Shrimp farm to open in remote, restive Xinjiang area of China

Published on
January 21, 2020

The Xinjiang Benteng Biotechnology Co. aquaculture firm, in the far-westerly and politically troubled Xinjiang region, will see cultivation of shrimp (P. monodon) in the lower reaches of the Pamir Mountains near the Silk Road city of Kashgar.

The company has teamed with researchers from Shanghai Ocean University – an increasingly important source of China’s aquaculture and marine research – to cultivate the shrimp in the Tarim basin in an area known as Maralbexi (Ba chun in Mandarin) county. The location is near Kashgar, which is in the southerly capital of the region and closer to Pakistan and the Kyrgyz town of Osh than to most major Chinese cities.

The shrimp-farming pilot is being supported by local government as a poverty-alleviation program. Due to the area’s remote location – bordered to the north by the Tian Shan mountain range and to the south by the Kunlun Mountains on the edge of the Tibetan Plateau – the area has had less exposure to the economic gains realized by much of the rest of the country in recent years.

Starting up an aquaculture operation in the area could prove a challenge. The Taklamakan Desert dominates much of the vast space, which is renowned for the alkaline nature of the earth and for the existence of underground saline water bodies.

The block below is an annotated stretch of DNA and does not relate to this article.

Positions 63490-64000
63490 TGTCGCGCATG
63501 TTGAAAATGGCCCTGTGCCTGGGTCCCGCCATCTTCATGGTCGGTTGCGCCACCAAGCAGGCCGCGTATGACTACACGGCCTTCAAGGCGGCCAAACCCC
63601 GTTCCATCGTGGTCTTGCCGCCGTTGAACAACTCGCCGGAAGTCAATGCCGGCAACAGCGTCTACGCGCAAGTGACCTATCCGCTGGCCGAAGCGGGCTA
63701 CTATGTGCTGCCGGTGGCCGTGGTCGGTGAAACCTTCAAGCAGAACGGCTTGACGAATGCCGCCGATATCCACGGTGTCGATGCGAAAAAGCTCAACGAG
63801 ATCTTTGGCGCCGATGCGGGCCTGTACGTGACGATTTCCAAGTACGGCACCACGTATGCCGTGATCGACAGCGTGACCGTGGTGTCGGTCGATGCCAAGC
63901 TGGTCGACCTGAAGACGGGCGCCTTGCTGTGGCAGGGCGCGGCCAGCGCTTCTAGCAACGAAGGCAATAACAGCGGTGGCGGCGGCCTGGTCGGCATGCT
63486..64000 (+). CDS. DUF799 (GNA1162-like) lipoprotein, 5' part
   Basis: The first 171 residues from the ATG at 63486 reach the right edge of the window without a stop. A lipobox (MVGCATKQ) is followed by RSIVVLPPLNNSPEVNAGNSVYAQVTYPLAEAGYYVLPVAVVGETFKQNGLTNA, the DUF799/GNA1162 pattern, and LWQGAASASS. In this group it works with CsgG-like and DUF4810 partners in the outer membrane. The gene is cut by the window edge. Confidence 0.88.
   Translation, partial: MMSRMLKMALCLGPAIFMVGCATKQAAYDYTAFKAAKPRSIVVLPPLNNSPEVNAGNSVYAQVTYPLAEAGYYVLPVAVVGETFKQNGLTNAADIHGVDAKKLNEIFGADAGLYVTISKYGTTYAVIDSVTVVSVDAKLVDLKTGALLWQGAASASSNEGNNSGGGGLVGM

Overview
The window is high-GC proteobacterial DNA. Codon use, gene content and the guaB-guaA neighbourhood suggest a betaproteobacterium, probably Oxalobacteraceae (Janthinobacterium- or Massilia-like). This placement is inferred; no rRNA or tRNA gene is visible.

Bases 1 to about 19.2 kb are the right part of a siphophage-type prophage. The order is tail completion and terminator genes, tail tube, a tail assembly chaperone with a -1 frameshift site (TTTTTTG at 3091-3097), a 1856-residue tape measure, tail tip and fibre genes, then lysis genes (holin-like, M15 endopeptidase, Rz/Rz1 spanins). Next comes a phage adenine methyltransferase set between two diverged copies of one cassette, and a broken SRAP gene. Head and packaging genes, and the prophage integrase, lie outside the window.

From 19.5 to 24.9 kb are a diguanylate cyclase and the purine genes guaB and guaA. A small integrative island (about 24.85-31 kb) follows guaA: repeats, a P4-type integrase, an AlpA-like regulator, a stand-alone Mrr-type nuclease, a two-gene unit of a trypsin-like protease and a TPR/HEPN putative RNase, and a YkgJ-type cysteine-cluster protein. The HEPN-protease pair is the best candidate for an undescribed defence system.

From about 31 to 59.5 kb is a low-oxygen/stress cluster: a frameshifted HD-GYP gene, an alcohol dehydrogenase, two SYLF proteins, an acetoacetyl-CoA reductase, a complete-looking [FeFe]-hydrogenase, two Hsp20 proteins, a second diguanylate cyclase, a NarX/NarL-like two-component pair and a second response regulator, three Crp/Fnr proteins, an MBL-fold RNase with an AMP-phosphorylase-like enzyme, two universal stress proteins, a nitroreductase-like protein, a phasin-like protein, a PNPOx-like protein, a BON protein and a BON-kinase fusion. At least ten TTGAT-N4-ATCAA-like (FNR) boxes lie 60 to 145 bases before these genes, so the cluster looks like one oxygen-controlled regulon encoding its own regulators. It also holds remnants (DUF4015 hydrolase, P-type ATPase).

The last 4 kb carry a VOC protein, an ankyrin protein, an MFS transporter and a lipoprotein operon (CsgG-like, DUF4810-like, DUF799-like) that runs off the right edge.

“If this works, it will prove that we can cultivate [shrimp] in even the deepest interior [of China],” Xinjiang Benteng Biotechnology Co. Chairman Chan Ya Yun said a statement to local media. Chan predicted the farm could be producing commercial quantities of shrimp by the end of the year.

Xinjiang has recently become a hotspot aquaculture developments in recent years, with an emphasis on crab breeding. Further north in the more verdant steppes on the Kazakh border, the Yili Crab Seeds Breeding Centre is producing seedlings for a burgeoning freshwater crab sector that previously relied on seedlings imported from far-away Jiangsu Province on the east coast.

“There was a big problem getting seedlings to acclimatize, so now we produce them locally,” a sales executive who answered the phone at the company told SeafoodSource. The salesperson said the company is now selling in both the provincial capital Urumqi as well as in inland Chinese city of Xi’an.

Xinjiang’s regional capital, Urumqi, is marketed as a trading hub for Central Asia in China’s Belt and Road Initiative (BRI) blueprint for global trade and the Xinjiang region will be linked to the Arabian Sea via the China Pakistan Economic Corridor, one of the BRI’s constituent parts.   

The area has also been the center of ethnic unrest and a Chinese government campaign to stamp out what they’ve termed Islamic-inspired separatism amongst the native Uyghur ethinc group using mass internment camps.

Photo courtesy of Hrui/Shutterstock

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